1. Zoom in on places of interest that actually interest you
Sometimes, it’s not the destination that makes things expensive for you when you travel. It’s the attitude that you need to see and do a million things in order to get the most “value” out of your trip.
Imagine if you tried to cram all of Singapore’s tourist attractions into as short a space as possible. You might decide to visit the zoo and the Gardens by the Bay Flower Dome and Cloud Forest all in one day, followed by a cocktail at CÉ LA VI. That alone would set you back $80.
Perhaps you’ve never really cared about seeing the wax figures at Madame Tussauds, and ferris wheels like the London Eye strike you as a waste of money. Give those tourist attractions a miss and you’ve instantly saved 50 pounds, or over 100 SGD. Instead, visit places you’re truly interested in.
2. Visit local grocers or make your own meals
One reason people spend so much when they travel is the fact that they eat out at every single meal, usually in restaurants. As much as you might love pad thai / Korean barbecue / fish and chips / dim sum, try eating it twice a day every day for a week and you’ll soon be wishing you were back home.
Even if you’re a huge foodie and your sole reason (other than shopping, that is) for going on holiday is to eat, try to exercise some restraint and visit a local market or supermarket and prepare some meals on your own.
That doesn’t mean you need to eat the same old stuff you eat at home, either. You’ll be able to find some local specialties you never might have discovered otherwise, whether it’s taramasalata in Greece, paté in France or oven-dried tomatoes in Italy.
3. Use a map to get around via public transport
The locals aren’t taking taxis everywhere they go, and neither should you if you want to save money.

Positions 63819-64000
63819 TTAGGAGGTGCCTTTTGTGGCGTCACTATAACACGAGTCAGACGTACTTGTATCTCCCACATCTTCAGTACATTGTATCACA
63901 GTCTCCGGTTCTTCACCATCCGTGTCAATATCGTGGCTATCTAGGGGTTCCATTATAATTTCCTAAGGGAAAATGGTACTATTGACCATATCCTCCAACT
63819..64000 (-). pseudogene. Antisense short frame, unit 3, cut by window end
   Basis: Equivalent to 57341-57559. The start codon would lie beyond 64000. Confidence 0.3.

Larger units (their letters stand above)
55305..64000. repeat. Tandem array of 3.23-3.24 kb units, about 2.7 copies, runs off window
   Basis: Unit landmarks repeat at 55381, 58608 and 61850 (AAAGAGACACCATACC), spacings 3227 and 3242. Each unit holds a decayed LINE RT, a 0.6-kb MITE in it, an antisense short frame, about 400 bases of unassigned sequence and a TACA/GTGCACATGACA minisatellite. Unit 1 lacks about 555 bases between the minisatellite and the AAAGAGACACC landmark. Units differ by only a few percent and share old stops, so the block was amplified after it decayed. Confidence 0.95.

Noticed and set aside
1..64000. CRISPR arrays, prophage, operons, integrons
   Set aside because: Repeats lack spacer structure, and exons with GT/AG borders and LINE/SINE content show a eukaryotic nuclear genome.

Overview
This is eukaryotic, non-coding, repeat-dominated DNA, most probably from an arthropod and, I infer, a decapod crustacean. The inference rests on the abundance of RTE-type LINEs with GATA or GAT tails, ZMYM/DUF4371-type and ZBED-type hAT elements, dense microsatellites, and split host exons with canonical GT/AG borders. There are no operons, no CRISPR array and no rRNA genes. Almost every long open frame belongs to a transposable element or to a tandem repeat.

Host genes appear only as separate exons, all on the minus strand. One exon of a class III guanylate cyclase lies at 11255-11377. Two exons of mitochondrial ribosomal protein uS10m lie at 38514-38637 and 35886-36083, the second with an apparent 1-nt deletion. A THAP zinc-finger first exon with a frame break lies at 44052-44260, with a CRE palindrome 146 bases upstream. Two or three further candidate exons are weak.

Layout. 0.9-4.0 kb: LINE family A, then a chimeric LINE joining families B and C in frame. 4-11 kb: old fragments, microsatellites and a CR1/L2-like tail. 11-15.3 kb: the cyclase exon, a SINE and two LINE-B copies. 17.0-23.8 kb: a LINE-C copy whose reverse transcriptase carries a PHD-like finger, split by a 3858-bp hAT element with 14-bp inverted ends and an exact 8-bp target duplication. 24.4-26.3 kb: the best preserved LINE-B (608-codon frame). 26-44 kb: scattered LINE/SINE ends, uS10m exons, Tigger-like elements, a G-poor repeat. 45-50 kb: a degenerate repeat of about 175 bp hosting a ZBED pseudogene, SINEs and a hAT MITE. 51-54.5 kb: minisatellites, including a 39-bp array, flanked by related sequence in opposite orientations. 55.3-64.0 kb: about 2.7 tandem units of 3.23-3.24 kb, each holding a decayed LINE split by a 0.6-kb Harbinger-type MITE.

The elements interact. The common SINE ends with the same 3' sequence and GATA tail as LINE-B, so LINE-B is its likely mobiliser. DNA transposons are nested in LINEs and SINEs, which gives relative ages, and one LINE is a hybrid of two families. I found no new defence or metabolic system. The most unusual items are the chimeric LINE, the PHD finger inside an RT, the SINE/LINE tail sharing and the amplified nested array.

Many tourists refuse to familiarise themselves with the lay of the land and instead rely on drivers or taxis to get everywhere, even if their destination is just a ten minute walk away.
Get hold of a map of the area (there are often free ones at the airport, otherwise hotel reception desks are always happy to give them out) and figure out how to use public transport in the area you’re visiting.
In Bangkok, solo travellers can save a bit of money by riding the BTS Skytrain instead of taking tuk tuks everywhere. The Japanese subway system is super efficient and costs a lot less than taking expensive taxis. And if you’re in the Netherlands, renting a bicycle will get you everywhere you need to go.
4. Compare prices before you splurge
If you see a bunch of tourists elbowing shoppers out of the way, before you point a finger and accuse them, check first that they aren’t Singaporean. While most Singaporeans may not have the spending power of Chinese tycoons, that doesn’t stop them from coming back with suitcases bulging with shopping.
In fact, many of my friends spend thousands of dollars on shopping alone during the holidays.
If you’re going to buy a hundred boxes of Belgian chocolate, a DSLR from Japan or designer goods from France, at least compare the prices back home before you fork out the cash. Don’t assume products are necessarily cheaper in their country of origin. For instance, Chanel (if that’s how you roll) has standardised their prices all over the world.
Also convert currencies with some exactness instead of doing rough mental sums in your head. There’s nothing worse than returning to Singapore only to realise the exchange rate was twice of what you thought it was.
Most importantly, getting an accurate picture of how much something will really cost can keep you more disciplined about not exceeding your budget and prevent you from swiping your credit card with abandon.
This post appeared first on the MoneySmart blog.
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